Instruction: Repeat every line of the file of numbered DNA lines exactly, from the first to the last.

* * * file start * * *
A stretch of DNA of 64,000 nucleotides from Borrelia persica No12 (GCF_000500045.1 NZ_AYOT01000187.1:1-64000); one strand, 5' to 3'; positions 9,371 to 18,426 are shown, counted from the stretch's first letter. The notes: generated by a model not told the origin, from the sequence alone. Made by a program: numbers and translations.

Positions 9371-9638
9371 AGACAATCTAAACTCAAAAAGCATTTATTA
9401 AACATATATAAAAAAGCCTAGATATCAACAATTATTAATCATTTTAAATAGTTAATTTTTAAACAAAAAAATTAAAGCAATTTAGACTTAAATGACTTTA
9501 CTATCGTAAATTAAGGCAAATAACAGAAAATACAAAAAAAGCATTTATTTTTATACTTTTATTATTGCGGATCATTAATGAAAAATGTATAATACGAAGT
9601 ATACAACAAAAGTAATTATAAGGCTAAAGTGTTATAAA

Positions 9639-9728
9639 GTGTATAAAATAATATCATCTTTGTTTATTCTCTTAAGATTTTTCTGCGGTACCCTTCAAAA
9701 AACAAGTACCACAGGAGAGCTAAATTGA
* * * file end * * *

A stretch of DNA of 64,000 nucleotides from Borrelia persica No12 (GCF_000500045.1 NZ_AYOT01000187.1:1-64000); one strand, 5' to 3'; positions 9,371 to 18,426 are shown, counted from the stretch's first letter. The notes: generated by a model not told the origin, from the sequence alone. Made by a program: numbers and translations.

Positions 9371-9638
9371 AGACAATCTAAACTCAAAAAGCATTTATTA
9401 AACATATATAAAAAAGCCTAGATATCAACAATTATTAATCATTTTAAATAGTTAATTTTTAAACAAAAAAATTAAAGCAATTTAGACTTAAATGACTTTA
9501 CTATCGTAAATTAAGGCAAATAACAGAAAATACAAAAAAAGCATTTATTTTTATACTTTTATTATTGCGGATCATTAATGAAAAATGTATAATACGAAGT
9601 ATACAACAAAAGTAATTATAAGGCTAAAGTGTTATAAA

Positions 9639-9728
9639 GTGTATAAAATAATATCATCTTTGTTTATTCTCTTAAGATTTTTCTGCGGTACCCTTCAAAA
9701 AACAAGTACCACAGGAGAGCTAAATTGA